Characters | The 1971 Film
How can these stupid British ever hope to win?
- Opening line, spoken by the German General.
Dad's Army began life as a popular television sitcom made between 1968 and 1977. It was so successful that in 1970 Columbia Pictures expressed an interest in making a film adaptation of the show, featuring the same cast. This film was released in 1971.
In June 1940 in the seaside town of Walmington-on-Sea, many of the locals hear the speech given on the wireless by Anthony Eden. Eden calls for all men outside serving age to sign up for a new organisation provisionally called the Local Defence Volunteers, later renamed the Home Guard. Among those listening is local bank manager Arthur Mainwaring, who appoints himself the town's captain. After a period in which the men are armed only with armbands and uncontrollable enthusiasm, the company attends a local training exercise in which they cause havoc. Considered failures by all, how will they react when a desperate crew of an enemy aircraft hold many of the town's dignitaries hostage?
Actors and characters in Bold appear in the original television series.
|Captain Mainwaring||Arthur Lowe|
|Sergeant Wilson||John Le Mesurier|
|Lance-Corporal Jones||Clive Dunn|
|Private Frazer||John Laurie|
|Private Walker||James Beck|
|Private Godfrey||Arnold Ridley|
|Private Pike||Ian Lavender|
|Mrs Pike||Liz Fraser|
|Chief Warden Hodges||Bill Pertwee|
|Major General Fullard||Bernard Archard|
|Anthony Eden||Anthony Eden (archive sound)|
Most of the characters were regulars in the established BBC television series. Even Colin Bean, who played background character Private Sponge, appears in the film. Yet there was one exception, affecting the only female regular character. Columbia Pictures felt that actress Janet Davies was too old to play Mrs Pike, and wanted a younger, sexier actress in the role. She was replaced by Liz Fraser, an experienced actress who had appeared in films such as I'm Alright Jack opposite John Le Mesurier and Peter Sellers and many of the early Carry On films.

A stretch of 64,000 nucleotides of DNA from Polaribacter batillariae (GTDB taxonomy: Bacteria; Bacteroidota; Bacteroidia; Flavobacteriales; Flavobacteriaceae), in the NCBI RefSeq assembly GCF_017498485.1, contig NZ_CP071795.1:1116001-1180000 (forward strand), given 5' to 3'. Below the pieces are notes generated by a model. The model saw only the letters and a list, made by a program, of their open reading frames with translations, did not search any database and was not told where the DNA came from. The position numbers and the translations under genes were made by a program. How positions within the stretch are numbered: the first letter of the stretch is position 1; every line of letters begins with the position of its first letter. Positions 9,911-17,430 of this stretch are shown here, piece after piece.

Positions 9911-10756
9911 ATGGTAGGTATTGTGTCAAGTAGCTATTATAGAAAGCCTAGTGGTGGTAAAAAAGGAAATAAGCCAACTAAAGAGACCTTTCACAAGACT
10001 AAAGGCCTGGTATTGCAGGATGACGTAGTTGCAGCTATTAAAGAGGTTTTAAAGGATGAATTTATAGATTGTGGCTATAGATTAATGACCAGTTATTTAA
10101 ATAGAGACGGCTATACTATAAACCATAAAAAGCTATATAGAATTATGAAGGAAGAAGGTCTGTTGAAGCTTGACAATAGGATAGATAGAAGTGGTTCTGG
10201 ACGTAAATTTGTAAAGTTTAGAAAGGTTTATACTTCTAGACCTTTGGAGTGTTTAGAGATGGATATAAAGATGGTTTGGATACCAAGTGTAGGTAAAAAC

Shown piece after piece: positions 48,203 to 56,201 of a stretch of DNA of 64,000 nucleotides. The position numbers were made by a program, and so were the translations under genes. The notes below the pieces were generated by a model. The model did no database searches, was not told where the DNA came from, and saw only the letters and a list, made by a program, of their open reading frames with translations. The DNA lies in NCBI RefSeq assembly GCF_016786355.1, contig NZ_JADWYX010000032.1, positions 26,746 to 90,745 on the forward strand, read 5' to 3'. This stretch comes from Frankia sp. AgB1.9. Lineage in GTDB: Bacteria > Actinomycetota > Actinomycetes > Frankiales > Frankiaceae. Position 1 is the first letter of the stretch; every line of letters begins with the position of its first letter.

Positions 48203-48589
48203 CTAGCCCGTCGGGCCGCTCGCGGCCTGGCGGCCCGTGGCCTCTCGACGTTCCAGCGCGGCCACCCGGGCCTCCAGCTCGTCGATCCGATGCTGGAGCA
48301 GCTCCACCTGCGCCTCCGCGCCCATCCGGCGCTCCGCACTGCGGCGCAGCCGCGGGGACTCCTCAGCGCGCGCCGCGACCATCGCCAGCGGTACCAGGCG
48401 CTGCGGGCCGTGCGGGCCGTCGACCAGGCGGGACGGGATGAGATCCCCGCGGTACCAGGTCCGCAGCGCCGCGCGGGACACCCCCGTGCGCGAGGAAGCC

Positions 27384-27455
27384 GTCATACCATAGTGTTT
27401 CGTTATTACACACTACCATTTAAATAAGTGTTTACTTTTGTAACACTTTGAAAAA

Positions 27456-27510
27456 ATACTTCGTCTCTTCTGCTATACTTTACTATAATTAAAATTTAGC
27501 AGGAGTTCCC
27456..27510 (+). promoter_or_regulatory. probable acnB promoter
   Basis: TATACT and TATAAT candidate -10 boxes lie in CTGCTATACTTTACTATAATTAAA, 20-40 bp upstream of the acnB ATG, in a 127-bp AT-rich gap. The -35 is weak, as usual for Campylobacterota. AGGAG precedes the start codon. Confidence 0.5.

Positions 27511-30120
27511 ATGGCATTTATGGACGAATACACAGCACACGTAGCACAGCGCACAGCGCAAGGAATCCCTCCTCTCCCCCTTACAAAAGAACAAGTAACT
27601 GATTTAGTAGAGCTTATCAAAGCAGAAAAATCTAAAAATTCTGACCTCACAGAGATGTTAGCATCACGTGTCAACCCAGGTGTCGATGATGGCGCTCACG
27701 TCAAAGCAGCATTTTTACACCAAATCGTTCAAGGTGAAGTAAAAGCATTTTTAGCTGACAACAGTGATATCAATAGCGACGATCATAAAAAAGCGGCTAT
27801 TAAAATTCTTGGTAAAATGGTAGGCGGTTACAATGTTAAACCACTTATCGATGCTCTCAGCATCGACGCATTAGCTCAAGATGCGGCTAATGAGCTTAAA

Jimmy Perry later said:
I don't think the recasting worked in the audience's eyes. It was a mistake, in my view, not to cast Janet in the role because the viewing public had come to recognise her as Mrs Pike. But that was a decision taken by Columbia.
When Dad's Army's creators, Jimmy Perry and David Croft, developed the idea for a film adaptation of Dad's Army, they approached a friend, director Norman Cohen, who secured the interest of Columbia Pictures. The film version of Dad's Army featured most of the stars of the television series. Columbia Pictures also received permission to use Who Do You Think You Are Kidding, Mr Hitler?, the television series' theme tune. This had been written by series co-creator Jimmy Perry and Derek Taverner and sung by wartime entertainer Bud Flanagan. This won the 1971 Ivor Novello Award for 'Best Theme from Any Film, Television Programme or Theatrical Production'. The BBC also provided the sound clip of Anthony Eden's broadcast.
Although the majority of the same actors in the television series were included in the film, the film has a different appearance than in the television series. Of course a Columbia Pictures production could not use the main BBC set for the church hall that the company meet in, so a new set was used, filmed at Shepperton Studios. Most of the location filming took place in Chalfont St Peter in Buckinghamshire rather than Thetford in Norfolk, so the town of Walmington-on-Sea looks quite different1. The film's larger budget did mean that extras were hired, so that the town did seem to have a population of more than the main cast. Some of the town's landmarks mentioned in the series, such as the Rock Emporium, are mentioned in the film. The town now appears to be in Kent, as the local police station is part of the Kent Constabulary, rather than in Sussex2. The bank that Mainwaring, Pike and Wilson work at is now the 'Martins Bank' [sic] and not 'Swallow Bank' as in the series3. Similarly, Jones has a different type of lorry, now painted in dark and light blue and not blue and white. The uniforms are also different to the battle dress seen in the television series.